"It might force a reaction by some of our SDF partners that would limit, constrain their ability to continue to fight against ISIS. … It's still viable as a threat," he said.
The SDF told VOA Wednesday that those fears were already starting to play out.
"Due to our forces' preoccupation with addressing the Turkish occupation, they cannot continue their mission of pursuing ISIS cells," SDF Commander Mazloum Abdi said in a statement shared with VOA.
"Currently, we're forced to be preoccupied with confronting Turkish aggression," he added.
Other SDF officials speaking with VOA emphasized the change in posture should not be viewed as a policy decision or as a cessation of anti-IS operations, explaining they have no choice but to prioritize defending themselves against Turkish airstrikes and a possible Turkish ground assault.
The SDF also accused Turkey of boosting IS with its actions.
SDF spokesman Farhad Shami told VOA that Turkey launched five airstrikes against the security forces guarding IS families at the al-Hol displaced-persons camp in northeast Syria on Wednesday, allowing some of the families to escape.
He said six individuals, including three women, had been recaptured.
The SDF additionally accused Turkey of targeting civilian infrastructure, including homes, hospitals and schools, and killing at least 15 civilians since the start of its offensive Saturday.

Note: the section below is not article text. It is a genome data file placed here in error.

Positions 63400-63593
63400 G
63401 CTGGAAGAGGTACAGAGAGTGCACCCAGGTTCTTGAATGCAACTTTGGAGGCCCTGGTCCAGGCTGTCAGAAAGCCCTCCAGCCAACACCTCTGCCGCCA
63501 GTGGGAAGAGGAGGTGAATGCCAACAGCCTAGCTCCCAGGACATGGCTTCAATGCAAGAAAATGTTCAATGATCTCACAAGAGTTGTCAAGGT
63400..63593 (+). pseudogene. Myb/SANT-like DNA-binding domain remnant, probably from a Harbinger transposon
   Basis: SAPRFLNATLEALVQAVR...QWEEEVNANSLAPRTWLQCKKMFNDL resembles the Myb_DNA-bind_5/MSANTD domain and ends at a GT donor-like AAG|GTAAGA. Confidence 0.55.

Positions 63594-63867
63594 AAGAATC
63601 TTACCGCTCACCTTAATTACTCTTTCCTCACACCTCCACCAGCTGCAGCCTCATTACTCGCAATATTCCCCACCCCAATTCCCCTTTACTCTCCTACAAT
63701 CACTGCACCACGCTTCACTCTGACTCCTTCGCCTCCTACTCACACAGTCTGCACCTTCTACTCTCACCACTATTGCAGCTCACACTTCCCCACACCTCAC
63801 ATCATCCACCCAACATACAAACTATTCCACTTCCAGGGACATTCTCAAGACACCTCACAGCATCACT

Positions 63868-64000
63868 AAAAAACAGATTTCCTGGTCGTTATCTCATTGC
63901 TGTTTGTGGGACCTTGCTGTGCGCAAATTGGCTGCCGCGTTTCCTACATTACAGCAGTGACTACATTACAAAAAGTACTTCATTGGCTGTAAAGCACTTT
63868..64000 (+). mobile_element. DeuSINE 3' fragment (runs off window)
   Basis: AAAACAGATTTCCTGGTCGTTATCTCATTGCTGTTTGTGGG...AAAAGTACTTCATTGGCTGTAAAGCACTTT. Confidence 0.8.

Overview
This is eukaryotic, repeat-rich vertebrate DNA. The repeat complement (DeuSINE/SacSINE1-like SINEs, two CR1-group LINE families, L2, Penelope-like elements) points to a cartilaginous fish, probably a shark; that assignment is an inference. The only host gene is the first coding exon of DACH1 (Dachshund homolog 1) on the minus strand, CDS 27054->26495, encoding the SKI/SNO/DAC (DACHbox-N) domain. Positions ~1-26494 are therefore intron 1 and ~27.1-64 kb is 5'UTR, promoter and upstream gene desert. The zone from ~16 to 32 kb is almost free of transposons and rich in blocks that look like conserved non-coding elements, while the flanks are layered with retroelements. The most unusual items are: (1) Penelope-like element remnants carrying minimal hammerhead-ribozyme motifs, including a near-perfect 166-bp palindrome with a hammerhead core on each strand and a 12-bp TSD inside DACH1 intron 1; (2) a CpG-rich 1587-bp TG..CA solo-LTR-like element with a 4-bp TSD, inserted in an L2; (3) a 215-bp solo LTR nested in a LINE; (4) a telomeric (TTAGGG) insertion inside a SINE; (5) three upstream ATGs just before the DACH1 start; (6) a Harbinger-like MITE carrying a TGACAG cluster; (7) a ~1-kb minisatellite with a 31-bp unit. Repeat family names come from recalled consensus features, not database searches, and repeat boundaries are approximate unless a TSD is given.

Turkey rejected the SDF allegations Wednesday.
"It is the PKK/YPG terrorist organization that have long hampered civilian infrastructure across Syria as well as in Turkiye," Turkish Embassy officials in Washington told VOA in a statement, accusing Syrian Kurdish forces of targeting civilians themselves.
"The PKK/YPG carried out from Syria another round of cross-border rocket and mortar attacks, indiscriminately targeting schools, kindergartens as well as residential areas, resulting in civilian casualties, including teachers and pupils," the Turkish officials wrote, further accusing the group of collaborating with IS "to stage attacks in the west of Euphrates against Syrians."
Turkey has said its offensive has so far killed 184 militants, and Turkish President Recep Tayyip Erdogan on Wednesday signaled he was preparing to intensify efforts against the Syrian Kurds.
"While we press ahead with air raids uninterrupted, we will crack down on terrorists also by land at the most convenient time for us," Erdogan said during a speech to members of parliament.
"Turkey has the power to identify, catch and punish terrorists who are involved in attacks against our country and nation, and those helping them, inside and outside our borders," he said.
In his statement late Wednesday, beyond calling for immediate de-escalation, the Pentagon’s press secretary warned the fighting could spiral.
"Uncoordinated military actions threaten Iraq’s sovereignty,” Ryder said. “We are also concerned by reports of the deliberate targeting of civilian infrastructure. … We condemn the loss of civilian life that has occurred in both Turkiye and Syria as a result of these actions.”
Mutlu Civiroglu, Patsy Widakuswara and VOA's Turkish Service contributed to this report.